Andrew Robertson (Hull City)
Still technically counts, although Robertson is reportedly going to do a few stretches and cough while having his testicles cupped ahead of a move to Liverpool within the next few days. The price of that move will be £8m, which is the figure that Liverpool can hope to receive for Kevin Stewart. When you look at it like that, it’s a steal.
“Luke Shaw went from Southampton to Manchester United after just one season in the top flight for £30m, and I rate Andy on a par with him as a young player with bags of ability and potential,” said Steve Bruce in 2015. “I’ve heard people talking about it taking £12m to buy him. That would just about buy his right leg – and the boy is left-footed!”
Robertson’s career has stalled slightly at Hull, but he’s still only 23. If Liverpool can take his form back to that 2015 level, Jurgen Klopp will have done very well indeed. Especially if they can get £15m for Alberto Moreno.
Jack Wilshere (Arsenal)
Wilshere’s loan at Bournemouth was not spectacular, but neither was it a complete disaster. There was never any guarantee that Arsenal would offer him a new contract this summer – despite what Arsene Wenger said – yet it is weird that there has been no saga over Wilshere’s future, compared to Alex Oxlade-Chamberlain.
Instead, Wilshere is being shuffled out of a side door at the Emirates. The latest reports suggest that Sampdoria are close to agreeing a fee of £6m to sign him on a permanent deal. Even with 12 months left on his contract, that seems like a tiny fee.
And yet there seems to be no apparent interest from Premier League clubs. Whatever Wilshere’s injury issues, surely it’s worth taking a gamble on a 25-year-old with 34 England caps for £6m?
Chris Smalling (Manchester United)
Smalling is not necessarily for sale, but there were widespread reports in June that Manchester United were prepared to offload their central defender, with West Brom and West Ham interested. A fee of £16m was mentioned.
It might make you wince that £16m could be described as a bargain fee for a back-up central defender, but that doesn’t mean it isn’t true. Smalling has not become the natural heir to Rio Ferdinand that Manchester United might have liked, but he is 27 years old, has played more than 150 times in the Premier League, amassed 31 caps for England and played 50 European matches.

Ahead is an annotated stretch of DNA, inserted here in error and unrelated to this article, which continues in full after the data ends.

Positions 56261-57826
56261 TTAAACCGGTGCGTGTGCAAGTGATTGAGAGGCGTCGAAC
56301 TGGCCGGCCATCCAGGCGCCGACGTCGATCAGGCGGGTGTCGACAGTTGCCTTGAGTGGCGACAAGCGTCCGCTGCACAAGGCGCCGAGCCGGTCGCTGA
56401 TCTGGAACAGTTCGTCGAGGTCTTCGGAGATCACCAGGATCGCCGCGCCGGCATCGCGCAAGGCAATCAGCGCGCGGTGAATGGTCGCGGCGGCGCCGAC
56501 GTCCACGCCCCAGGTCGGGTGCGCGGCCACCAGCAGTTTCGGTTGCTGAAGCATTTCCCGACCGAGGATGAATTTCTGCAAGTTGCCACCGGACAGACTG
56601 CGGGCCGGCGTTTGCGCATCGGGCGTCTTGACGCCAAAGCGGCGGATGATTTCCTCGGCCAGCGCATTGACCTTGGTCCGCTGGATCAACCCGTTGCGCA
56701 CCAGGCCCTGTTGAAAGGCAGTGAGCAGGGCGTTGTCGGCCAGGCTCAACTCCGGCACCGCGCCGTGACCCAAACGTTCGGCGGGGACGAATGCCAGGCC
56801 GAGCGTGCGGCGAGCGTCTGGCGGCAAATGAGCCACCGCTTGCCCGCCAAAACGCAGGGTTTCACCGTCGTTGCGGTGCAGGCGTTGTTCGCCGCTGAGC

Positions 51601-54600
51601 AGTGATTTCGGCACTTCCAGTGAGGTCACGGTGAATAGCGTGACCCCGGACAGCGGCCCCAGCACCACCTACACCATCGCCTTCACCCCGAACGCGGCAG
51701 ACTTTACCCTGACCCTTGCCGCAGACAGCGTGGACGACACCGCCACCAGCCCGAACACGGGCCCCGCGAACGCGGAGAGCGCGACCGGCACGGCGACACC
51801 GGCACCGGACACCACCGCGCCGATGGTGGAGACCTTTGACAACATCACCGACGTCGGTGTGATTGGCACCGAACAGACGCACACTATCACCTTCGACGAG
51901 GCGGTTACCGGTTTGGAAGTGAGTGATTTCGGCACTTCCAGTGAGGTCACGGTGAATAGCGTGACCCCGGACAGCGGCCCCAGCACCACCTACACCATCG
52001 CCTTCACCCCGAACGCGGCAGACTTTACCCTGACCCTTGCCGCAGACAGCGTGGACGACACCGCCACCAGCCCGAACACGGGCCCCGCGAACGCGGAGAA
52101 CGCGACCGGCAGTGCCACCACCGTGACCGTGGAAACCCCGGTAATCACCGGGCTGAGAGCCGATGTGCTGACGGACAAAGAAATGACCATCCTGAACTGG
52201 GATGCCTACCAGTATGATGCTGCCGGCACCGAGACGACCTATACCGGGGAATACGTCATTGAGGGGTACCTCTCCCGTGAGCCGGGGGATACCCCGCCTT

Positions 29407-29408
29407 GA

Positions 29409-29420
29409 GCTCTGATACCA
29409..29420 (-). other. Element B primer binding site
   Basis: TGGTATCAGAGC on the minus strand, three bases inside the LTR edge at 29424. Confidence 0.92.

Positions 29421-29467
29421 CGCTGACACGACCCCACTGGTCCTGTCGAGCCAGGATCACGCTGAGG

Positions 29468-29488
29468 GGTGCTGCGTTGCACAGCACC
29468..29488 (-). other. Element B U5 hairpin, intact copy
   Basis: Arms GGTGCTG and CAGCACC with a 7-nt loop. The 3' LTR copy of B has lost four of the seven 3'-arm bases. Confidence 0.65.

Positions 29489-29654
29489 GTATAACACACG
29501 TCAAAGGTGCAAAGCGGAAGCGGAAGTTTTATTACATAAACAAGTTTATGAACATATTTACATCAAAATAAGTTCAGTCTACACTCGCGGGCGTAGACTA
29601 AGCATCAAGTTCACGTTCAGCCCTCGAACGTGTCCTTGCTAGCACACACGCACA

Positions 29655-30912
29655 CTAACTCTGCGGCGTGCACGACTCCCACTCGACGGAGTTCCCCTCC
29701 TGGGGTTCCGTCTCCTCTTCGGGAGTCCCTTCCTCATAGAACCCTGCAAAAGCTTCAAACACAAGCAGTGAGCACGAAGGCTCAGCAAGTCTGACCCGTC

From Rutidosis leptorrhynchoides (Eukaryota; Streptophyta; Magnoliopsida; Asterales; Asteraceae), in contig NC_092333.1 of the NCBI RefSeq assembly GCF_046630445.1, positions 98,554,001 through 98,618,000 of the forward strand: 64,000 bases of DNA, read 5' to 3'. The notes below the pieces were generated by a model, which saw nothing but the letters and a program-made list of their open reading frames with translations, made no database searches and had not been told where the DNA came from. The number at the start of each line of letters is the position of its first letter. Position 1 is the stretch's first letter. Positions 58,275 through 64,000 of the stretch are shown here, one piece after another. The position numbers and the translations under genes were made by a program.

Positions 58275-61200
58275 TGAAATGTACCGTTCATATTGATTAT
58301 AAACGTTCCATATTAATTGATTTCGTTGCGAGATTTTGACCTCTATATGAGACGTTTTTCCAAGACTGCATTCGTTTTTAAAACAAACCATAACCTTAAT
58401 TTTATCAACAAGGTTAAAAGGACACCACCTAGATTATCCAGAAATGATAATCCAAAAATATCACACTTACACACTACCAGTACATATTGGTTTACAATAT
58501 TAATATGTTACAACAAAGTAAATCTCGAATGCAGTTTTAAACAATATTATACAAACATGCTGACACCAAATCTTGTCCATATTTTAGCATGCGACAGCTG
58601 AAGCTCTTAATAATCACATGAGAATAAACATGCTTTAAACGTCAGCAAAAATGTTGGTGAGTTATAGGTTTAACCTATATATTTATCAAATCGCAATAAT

If Liverpool can set an asking price of £30m for Mamadou Sakho, getting Smalling for less than £20m would be a very clever deal indeed.
Kenny McLean (Aberdeen)
Scotland’s PFA Team of the Year was understandably dominated by Celtic players. Moussa Dembele, Scott Sinclair, Kieran Tierney, Stuart Armstrong, Scott Brown and Mikael Lustig were all included. Of the other five, Liam Lindsay has already joined Barnsley, Jonny Hayes has moved to Celtic and Joe Lewis and Shay Logan are both 29.
That leaves Aberdeen midfielder Kenny McLean, 25, who has still only managed one senior cap for Scotland thanks to a nasty case of Gordonstrachanitis, but was voted into the best team in the division by his fellow professionals.
Given that Lindsay cost Barnsley £350,000 and Jason Cummings and Barrie McKay have joined Nottingham Forest for fees of £1.5m combined, McLean would surely not cost much more. Worth a gamble for a Championship club?
Fabian Delph (Manchester City)
I really wanted Fabian Delph to be good enough to make the grade at City, but the truth is that he just doesn’t have enough ability. If Manuel Pellegrini didn’t quite find room for Delph in his central midfield, Pep Guardiola hasn’t even tried. Delph managed 219 league minutes last season after 751 in his first season. It just isn’t enough.
Yet not being good enough for Manchester City doesn’t mean you aren’t a good player. At the age of 27 and with nine England caps, which mid-table Premier League club wouldn’t want to sign Delph? If that wasn’t enough, City only paid £8m for him so would hardly expect a high fee. Negotiate down those £90,000-a-week wages and you have yourself a deal.
Tom Lawrence (Leicester City)
You might think season after season of loans are something that only befall players at elite clubs, but Tom Lawrence wants a word. Signed from Manchester United by Leicester in 2014, Lawrence has played only three Premier League games in as many years but been loaned out to Rotherham, Blackburn, Cardiff and Ipswich. He’s now back at Leicester.
If Lawrence isn’t going to break into Leicester’s team under Craig Shakespeare, he really does need to move on. Now 23, and coming off the back of a tremendous season at Ipswich Town (nine league goals, nine more assists), his stock is high. Surely a Premier League club might like to test Leicester’s resolve?